A minimally edited transcript

Ordination Ceremony: Bill Kwong and Silas Hoadley

Sunday, January 11, 1970
San Francisco

We will have an ordination ceremony for Bill Kwong and Silas Hoadley immediately after this lecture. I wanted to talk about the ordination ceremony, but I think it is pretty difficult to explain it because you have no idea of Buddhist priesthood. And what you have in your mind is priests in America, so [laughs] I have no words to communicate.

[Hum on tape for several minutes. Then Suzuki resumes.]

--inanimate and animate beings. Everything has its own position as a Buddhist. That is a fundamental teaching of Buddhism, and that is the structure of the teaching.

So, we cannot say “priest is highest.” Or “animal is lowest.” Tentatively, as we are human beings, or as we are teachers or disciples, we are all Buddhist friends. We are all Buddhists. Tentatively, we take some responsibility to express Buddha's teaching. But, because each one of us has our own position and responsibility, the value of each one is the same. That is the fundamental structure of a sangha.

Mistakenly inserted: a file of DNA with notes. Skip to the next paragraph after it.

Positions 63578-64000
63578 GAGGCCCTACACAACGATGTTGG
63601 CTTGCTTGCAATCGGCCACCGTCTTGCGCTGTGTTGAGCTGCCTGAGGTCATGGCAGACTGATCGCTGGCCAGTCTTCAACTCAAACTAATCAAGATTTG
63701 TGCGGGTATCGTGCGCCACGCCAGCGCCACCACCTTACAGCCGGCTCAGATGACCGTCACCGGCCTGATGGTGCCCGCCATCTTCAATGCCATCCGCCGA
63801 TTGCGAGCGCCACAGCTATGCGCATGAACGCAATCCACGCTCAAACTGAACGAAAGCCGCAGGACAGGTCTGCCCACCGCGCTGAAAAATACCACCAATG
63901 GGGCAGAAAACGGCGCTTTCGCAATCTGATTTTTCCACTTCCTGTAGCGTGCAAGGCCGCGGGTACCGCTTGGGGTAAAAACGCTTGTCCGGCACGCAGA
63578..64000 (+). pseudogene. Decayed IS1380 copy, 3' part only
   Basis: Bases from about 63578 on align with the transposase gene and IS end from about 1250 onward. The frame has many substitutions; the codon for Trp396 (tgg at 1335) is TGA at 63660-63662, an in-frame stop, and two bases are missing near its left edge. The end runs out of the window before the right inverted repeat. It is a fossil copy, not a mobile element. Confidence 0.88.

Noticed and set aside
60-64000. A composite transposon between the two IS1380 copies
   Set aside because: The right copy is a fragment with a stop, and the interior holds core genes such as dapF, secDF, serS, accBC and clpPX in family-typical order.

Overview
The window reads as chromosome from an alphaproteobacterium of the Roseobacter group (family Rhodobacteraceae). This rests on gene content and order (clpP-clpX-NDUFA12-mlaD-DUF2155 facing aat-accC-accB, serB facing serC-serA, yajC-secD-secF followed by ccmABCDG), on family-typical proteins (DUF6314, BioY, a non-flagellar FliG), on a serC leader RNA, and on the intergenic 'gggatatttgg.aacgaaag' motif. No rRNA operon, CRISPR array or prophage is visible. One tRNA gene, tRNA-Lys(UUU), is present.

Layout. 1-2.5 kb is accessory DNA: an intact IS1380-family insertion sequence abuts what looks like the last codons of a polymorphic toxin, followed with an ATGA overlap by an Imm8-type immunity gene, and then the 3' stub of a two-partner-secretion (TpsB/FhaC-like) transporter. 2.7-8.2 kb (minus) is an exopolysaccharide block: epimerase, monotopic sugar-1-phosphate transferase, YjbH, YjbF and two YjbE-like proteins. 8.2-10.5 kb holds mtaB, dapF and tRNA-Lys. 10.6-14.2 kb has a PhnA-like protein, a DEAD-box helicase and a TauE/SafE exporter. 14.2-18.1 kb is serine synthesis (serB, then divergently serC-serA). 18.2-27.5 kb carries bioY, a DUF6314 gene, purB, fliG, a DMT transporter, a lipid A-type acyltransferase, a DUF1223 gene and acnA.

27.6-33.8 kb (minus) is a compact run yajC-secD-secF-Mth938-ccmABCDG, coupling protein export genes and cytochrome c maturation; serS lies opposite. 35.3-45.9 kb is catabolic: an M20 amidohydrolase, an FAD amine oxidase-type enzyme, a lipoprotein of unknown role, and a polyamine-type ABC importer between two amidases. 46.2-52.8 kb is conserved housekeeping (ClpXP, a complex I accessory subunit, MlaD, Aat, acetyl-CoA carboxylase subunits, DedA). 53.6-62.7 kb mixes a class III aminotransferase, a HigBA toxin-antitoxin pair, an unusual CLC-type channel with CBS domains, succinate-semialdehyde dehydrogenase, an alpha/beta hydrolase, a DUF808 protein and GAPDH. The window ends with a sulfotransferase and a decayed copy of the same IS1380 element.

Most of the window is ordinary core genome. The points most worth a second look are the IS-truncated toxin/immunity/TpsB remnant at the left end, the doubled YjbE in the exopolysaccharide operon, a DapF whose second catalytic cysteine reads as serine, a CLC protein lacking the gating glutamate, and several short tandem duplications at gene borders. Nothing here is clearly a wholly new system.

With this understanding, we observe an ordination ceremony. Some of us will become priests, and some of us will remain laymen. And, we will fulfill our responsibility for the realization of the teaching--for the practice of our teaching. This is why we have an ordination ceremony, because we need priests. But it does not mean priests are highest, or something like that.

When we have some ceremony, or when we have some activity, according to the situation, someone will take more responsibility, and that is a quite natural thing which will happen to us. And with this spirit, I want you to join our ordination ceremony, as someday you may be a priest or a nun. And no one knows [laughs] what will happen to us.

But, whatever happens to us, if you want to join our order and express Buddha's spirit, I want you to join our ceremony, and I shall be very grateful to you if you appreciate our effort.

Thank you very much.
Source: City Center tape transcribed by Bill Redican, March 31, 2000. Lightly edited for readability by Wendy Pirsig, David Chadwick and Peter Ford (2/2021).


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